>> following:
>>
>> Push-ups - 49+
>> Sit-ups - 59+
>> Chin ups - 6+
>> 2 mile run in running shoes in 15:12 minutes or less
>> Other physical requirements and tests:
>> Combat water survival test
>> 5-mile runs
>> 3-mile runs with an obstacle course
>> 16-mile foot march
>> Night and day land navigation tests
>
> Is that really the level that our Rangers
> are at? I'm 50 y/o, overweight and pretty sedentary.
> I can do all of the above except the chin ups, of
> which I can do only two. I'm ~40 lbs overweight.
>
> I can recall at age 19, where perhaps these Ranger
> recruits are at, I could do much, much better than
> those numbers. And I'm not an athlete or a soldier,
> I'm a freakin musician!
>
>
> Lumpy
> --
> You were on Leave it to Beaver?
> No, I was on on CHiPs. That Beaver Lumpy
> was Frank Bank.
> www.lumpymusic.net
>

Seems a little weak to me too. That has to be the absolute minimum. For
example, many police services require very low standards but any cop worth
his salt just blows them away.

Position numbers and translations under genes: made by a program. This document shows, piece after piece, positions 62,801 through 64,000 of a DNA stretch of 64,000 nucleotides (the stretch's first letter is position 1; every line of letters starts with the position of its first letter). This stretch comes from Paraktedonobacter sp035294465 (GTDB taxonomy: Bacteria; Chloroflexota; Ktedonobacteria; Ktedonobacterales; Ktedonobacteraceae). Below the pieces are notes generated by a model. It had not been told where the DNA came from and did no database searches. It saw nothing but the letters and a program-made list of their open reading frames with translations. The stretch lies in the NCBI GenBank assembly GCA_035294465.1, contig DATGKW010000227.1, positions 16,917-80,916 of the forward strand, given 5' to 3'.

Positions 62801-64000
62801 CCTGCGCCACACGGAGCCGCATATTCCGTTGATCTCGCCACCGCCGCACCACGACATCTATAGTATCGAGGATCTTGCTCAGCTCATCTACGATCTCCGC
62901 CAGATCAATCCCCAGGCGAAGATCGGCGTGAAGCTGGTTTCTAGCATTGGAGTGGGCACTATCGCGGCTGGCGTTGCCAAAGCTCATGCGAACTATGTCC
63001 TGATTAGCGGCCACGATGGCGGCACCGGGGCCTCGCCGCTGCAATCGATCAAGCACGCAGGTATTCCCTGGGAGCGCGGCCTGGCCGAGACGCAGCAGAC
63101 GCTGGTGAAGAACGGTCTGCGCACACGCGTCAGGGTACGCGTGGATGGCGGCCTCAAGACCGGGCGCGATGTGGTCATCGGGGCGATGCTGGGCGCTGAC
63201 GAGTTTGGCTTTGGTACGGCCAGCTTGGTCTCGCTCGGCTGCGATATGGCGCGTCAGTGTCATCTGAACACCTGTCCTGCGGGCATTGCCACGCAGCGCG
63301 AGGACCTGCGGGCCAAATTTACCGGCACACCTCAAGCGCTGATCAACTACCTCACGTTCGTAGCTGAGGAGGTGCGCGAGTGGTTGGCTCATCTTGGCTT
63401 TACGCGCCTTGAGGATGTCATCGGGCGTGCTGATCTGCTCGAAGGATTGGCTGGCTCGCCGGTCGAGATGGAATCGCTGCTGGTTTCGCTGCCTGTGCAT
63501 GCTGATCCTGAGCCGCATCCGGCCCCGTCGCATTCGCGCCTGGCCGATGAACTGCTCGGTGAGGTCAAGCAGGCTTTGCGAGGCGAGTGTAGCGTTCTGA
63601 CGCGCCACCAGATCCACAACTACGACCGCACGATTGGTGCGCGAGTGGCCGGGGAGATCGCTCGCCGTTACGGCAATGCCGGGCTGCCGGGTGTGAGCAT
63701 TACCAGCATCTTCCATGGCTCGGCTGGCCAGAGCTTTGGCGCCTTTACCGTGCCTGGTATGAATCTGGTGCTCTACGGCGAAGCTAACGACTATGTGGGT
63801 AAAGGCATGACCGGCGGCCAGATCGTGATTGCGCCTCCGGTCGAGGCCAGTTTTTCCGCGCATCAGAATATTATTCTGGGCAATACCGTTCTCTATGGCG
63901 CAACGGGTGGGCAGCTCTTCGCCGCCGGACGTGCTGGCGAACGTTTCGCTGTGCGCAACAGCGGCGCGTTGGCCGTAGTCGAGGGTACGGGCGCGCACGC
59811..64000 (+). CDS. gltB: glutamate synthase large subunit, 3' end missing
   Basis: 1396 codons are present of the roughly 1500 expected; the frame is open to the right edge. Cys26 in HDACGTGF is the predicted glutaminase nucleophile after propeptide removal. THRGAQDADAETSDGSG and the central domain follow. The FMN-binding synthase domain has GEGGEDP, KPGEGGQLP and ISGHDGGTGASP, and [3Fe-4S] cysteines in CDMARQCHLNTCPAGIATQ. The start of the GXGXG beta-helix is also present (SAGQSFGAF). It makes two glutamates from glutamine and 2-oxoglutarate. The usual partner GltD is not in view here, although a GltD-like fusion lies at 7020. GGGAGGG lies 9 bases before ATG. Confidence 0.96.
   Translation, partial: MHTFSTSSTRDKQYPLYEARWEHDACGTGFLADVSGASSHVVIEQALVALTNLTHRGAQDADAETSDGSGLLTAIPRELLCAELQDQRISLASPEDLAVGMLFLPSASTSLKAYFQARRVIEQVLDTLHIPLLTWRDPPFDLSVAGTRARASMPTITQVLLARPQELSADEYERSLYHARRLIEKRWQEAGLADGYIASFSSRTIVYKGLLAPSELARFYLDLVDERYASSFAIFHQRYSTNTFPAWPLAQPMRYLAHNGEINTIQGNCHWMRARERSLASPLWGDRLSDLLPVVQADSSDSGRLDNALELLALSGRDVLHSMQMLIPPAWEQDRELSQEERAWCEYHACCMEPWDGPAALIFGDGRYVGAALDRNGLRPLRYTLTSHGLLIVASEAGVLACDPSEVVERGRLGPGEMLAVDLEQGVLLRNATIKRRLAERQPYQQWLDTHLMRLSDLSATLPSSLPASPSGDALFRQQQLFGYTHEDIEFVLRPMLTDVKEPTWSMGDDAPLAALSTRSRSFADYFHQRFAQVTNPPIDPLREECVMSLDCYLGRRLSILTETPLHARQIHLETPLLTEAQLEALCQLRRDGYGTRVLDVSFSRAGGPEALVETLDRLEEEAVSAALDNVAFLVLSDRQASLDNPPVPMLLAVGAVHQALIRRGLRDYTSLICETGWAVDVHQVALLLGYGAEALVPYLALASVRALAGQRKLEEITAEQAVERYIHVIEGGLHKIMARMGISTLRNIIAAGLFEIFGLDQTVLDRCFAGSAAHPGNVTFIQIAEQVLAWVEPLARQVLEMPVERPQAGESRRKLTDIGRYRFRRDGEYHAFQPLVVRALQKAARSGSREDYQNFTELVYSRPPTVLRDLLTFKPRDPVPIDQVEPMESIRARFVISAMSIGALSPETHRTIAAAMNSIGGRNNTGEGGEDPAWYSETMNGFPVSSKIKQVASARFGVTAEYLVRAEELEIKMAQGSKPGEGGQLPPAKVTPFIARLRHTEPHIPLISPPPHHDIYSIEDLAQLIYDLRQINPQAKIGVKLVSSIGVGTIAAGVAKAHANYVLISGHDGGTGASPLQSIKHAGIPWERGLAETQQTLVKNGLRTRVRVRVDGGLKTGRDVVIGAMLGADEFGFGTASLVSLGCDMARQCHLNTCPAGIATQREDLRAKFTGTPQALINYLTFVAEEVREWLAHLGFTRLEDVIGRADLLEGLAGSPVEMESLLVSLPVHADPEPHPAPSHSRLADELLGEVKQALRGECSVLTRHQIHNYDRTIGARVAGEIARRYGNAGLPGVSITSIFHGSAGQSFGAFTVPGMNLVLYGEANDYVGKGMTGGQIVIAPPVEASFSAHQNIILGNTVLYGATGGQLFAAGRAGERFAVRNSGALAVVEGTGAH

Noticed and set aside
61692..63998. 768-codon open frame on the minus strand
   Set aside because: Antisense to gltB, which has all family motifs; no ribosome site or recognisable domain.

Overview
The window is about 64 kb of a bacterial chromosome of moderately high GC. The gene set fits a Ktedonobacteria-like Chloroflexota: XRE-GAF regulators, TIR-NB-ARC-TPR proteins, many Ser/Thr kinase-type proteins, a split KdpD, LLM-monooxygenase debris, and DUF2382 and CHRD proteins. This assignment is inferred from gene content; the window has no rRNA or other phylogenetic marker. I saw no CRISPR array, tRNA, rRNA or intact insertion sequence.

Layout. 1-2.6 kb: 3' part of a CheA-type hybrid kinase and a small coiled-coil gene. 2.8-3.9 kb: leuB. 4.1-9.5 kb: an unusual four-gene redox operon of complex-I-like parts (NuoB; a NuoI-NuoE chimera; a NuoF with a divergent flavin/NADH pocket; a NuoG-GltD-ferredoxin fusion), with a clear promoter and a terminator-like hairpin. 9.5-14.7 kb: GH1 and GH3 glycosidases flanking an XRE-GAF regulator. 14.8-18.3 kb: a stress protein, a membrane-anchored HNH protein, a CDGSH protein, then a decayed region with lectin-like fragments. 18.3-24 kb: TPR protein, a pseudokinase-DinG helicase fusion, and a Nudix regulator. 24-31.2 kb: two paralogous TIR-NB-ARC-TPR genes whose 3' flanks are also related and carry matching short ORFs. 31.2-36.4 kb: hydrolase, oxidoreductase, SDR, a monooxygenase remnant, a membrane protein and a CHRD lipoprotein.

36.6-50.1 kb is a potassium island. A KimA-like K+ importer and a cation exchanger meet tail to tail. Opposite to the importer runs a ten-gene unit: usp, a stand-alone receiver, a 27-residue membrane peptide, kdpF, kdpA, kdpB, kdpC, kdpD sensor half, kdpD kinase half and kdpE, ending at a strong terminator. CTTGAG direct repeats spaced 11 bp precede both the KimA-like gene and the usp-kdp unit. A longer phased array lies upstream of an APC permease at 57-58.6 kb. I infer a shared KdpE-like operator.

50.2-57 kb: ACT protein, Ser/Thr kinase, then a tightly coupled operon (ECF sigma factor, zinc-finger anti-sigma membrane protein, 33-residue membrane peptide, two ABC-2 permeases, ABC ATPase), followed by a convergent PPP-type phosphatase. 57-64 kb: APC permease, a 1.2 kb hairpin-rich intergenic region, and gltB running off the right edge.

Brad

Neil Gendzwill
November 17th 06, 04:05 PM
BradandBrooks wrote:
> "Lumpy" > wrote in message
> ...
>
wrote:
>>
>>>You will be required to perform an
>>>Army Ranger PFT consisting of the
>>>following:
>>>
>>>Push-ups - 49+
>>>Sit-ups - 59+
>>>Chin ups - 6+
>>>2 mile run in running shoes in 15:12 minutes or less
>>>Other physical requirements and tests:
>>>Combat water survival test
>>>5-mile runs
>>>3-mile runs with an obstacle course
>>>16-mile foot march
>>>Night and day land navigation tests
>>
>>Is that really the level that our Rangers
>>are at? I'm 50 y/o, overweight and pretty sedentary.
>>I can do all of the above except the chin ups, of
>>which I can do only two. I'm ~40 lbs overweight.
>
> Seems a little weak to me too. That has to be the absolute minimum. For
> example, many police services require very low standards but any cop worth
> his salt just blows them away.

I could pass the first 4 parts of that test, hard to say about the rest
as it's not very specific. I'm a middle-aged man in not particularily
stunning shape. I've seen a similarily lax set of requirements
supposedly for the SEALs. I suspect either they are bogus requirements,
or they're bare minimum entrance requirements to get you into the
course. To survive either course you have to be a lot tougher than I am.

Neil